From: Stephan Diehl <stephan_diehl@ho...> - 2001-03-19 16:28:32
it is actually quite easy to integrate basic xml processing.
The following example would work with 4Suite (www.4suite.org)
from xml.xslt.Processor import Processor
from xml.dom.ext.reader import Sax2
processor = Processor()
xml_dom = Sax2.FromXmlFile("xml-file")
print processor.runNode(xml_dom, ignorePis=1)
If there is already a suitable DTD available, the production of an easy
Stylesheet should be no problem.
The hard part would be the creation of the xml documents.
>From: Terrel Shumway <tshumway@...>
>To: Chuck Esterbrook <echuck@...>
>Subject: Re: [Webware-discuss] News system
>Date: Mon, 19 Mar 2001 07:28:40 -0500
>Chuck Esterbrook wrote:
> > At 02:44 AM 3/18/2001 -0500, Terrel Shumway wrote:
> > >Why invent a new format? XML seems more appropriate than a python
> > >dictionary -- in addition to all of the benefits above, it is:
> > > * editiable by humans
> > > * open to manipulation by hundreds of existing tools
> > > * easy to transform via XSLT (rather than having to write python
> > > * ...
> > >
> > >We can still exercise our creativity by selecting (or even inventing) a
> > >vocabulary.
> > I thought every time we created an XML based system we were creating a
> > format. XML is just tagged data...so is a Python dictionary...
>XML is tagged data easily readable by hundreds of existing parsers. A
>Python dictionary is tagged data readable by Python.
> > XSLT is interesting, but I don't know much about it. Is it powerful
> > to spawn any kind of HTML we want?
>And then some. That is exactly what it was designed to do. Being a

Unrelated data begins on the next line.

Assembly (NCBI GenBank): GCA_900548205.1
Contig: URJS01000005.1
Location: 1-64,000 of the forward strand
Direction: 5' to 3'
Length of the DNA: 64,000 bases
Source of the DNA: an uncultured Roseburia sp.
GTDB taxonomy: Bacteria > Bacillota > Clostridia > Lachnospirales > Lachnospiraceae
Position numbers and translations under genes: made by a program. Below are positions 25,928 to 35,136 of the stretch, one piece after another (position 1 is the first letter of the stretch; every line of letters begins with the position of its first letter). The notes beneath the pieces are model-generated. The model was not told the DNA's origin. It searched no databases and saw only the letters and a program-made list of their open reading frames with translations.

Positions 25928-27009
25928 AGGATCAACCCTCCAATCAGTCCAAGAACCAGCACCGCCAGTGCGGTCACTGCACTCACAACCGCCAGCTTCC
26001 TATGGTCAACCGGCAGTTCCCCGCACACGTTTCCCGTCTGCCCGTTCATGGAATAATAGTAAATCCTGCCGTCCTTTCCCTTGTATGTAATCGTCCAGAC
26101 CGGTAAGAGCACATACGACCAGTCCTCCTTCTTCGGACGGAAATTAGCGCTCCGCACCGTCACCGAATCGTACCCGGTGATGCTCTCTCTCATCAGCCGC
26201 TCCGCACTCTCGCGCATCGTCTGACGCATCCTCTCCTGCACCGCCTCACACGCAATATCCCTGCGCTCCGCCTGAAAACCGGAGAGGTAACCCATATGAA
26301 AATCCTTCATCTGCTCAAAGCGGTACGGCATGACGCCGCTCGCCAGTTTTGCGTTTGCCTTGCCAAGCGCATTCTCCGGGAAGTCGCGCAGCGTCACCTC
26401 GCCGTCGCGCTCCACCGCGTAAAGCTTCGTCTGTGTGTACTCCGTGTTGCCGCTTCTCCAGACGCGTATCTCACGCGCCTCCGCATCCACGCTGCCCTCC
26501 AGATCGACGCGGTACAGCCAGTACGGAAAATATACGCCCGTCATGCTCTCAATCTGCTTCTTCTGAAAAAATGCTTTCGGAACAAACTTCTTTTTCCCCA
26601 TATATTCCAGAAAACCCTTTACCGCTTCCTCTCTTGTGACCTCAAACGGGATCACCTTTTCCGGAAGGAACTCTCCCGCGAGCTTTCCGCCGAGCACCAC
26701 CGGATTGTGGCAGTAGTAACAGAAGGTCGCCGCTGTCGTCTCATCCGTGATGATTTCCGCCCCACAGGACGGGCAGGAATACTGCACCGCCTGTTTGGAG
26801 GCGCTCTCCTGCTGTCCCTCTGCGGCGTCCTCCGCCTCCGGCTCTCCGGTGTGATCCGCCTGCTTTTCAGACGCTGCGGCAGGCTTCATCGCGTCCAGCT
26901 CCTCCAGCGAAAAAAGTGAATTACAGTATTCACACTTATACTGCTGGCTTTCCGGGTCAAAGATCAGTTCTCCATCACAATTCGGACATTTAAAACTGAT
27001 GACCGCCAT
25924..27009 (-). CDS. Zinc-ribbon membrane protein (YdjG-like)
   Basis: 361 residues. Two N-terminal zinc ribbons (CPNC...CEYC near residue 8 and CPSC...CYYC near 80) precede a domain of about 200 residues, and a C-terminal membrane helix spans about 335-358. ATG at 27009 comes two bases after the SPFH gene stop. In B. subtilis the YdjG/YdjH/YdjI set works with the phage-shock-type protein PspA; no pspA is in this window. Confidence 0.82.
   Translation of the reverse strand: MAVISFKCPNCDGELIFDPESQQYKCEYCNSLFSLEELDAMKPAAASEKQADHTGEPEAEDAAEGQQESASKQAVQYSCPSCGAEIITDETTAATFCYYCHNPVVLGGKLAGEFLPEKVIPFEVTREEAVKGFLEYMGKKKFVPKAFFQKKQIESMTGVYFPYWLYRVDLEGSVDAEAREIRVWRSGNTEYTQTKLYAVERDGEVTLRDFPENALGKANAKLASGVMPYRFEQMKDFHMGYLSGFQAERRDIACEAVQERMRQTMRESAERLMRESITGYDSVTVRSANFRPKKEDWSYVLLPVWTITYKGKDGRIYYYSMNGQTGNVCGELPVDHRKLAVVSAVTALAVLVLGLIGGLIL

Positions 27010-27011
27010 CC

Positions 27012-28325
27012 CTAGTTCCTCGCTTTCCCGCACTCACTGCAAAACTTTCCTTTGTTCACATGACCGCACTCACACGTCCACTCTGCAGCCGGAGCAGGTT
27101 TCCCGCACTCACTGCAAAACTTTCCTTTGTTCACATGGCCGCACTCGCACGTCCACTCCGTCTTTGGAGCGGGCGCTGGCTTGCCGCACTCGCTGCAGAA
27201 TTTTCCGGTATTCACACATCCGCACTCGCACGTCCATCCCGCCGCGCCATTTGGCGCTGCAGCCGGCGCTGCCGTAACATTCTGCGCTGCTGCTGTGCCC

>declarative language, it tends to target a different kind of transformation
>than what you would typically to with SAX or DOM, so it isn't appropriate
>for everything; But it is good (and fairly concise*) for many typical HTML
> > >These "IDEAS FOR FUTURE" are old hat if you use an existing format like
> > What's RSS? Got a URL?
>Blogspace seems to have a somewhat balanced resource page:
>RSS is an XML vocabulary for syndicating news content. Dave Winer started
>the project. Netscape picked it up, gave it a name, released a spec (RSS
>0.9), made it popular
>(http://my.netscape.com/publish/help/mnn20/quickstart.html ), released
>another spec (0.91), and dropped the project. (The responsible group left
>after the AOL merger.)
>Then came the split. Since the "owner" of the spec (Netscape) is no longer
>interested, neither camp can claim that the other is wrong.
>Dave Winer continued in the keep-it-simple path, and is preparing a 0.92
>Zope does 0.91: http://www.byte.com/column/BYT19991021S0014
>Another group followed the make-it-so-generic-i-can-describe-anything path,
>and prepared RSS 1.0, based on RDF.
> i-know-nothing-about-politics-ly yours,
> -- Terrel
>* some people would argue that XSL is anything but concise. But I think
>that it can be -- compared to procedural code to do the same transform.
>Webware-discuss mailing list
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